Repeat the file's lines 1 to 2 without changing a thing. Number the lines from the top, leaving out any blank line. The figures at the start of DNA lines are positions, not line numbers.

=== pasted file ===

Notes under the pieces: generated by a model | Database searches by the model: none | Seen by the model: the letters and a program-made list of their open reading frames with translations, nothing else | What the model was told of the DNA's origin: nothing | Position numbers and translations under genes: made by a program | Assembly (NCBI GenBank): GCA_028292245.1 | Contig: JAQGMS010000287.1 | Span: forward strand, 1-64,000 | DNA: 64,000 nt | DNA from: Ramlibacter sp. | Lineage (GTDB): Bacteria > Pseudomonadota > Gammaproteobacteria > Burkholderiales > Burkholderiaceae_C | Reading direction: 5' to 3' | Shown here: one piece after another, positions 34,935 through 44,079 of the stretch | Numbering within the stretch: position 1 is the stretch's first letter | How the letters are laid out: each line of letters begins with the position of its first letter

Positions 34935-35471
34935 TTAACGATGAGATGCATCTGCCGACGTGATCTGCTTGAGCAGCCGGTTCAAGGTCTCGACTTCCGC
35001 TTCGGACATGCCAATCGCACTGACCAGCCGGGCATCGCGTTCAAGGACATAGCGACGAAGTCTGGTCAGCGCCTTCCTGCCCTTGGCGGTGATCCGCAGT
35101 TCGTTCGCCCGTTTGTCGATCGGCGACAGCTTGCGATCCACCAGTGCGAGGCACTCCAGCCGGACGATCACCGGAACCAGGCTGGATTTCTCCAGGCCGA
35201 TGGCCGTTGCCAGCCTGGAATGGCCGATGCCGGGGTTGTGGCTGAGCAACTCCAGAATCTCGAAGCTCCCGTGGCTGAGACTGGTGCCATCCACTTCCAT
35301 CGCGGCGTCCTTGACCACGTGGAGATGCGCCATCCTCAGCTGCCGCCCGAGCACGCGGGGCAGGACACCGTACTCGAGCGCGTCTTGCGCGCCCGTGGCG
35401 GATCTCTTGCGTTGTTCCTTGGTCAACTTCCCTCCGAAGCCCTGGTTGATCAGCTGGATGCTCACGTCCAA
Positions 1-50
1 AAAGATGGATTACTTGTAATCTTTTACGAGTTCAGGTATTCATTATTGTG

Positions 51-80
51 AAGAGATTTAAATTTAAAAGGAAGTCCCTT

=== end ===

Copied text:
Notes under the pieces: generated by a model | Database searches by the model: none | Seen by the model: the letters and a program-made list of their open reading frames with translations, nothing else | What the model was told of the DNA's origin: nothing | Position numbers and translations under genes: made by a program | Assembly (NCBI GenBank): GCA_028292245.1 | Contig: JAQGMS010000287.1 | Span: forward strand, 1-64,000 | DNA: 64,000 nt | DNA from: Ramlibacter sp. | Lineage (GTDB): Bacteria > Pseudomonadota > Gammaproteobacteria > Burkholderiales > Burkholderiaceae_C | Reading direction: 5' to 3' | Shown here: one piece after another, positions 34,935 through 44,079 of the stretch | Numbering within the stretch: position 1 is the stretch's first letter | How the letters are laid out: each line of letters begins with the position of its first letter

Positions 34935-35471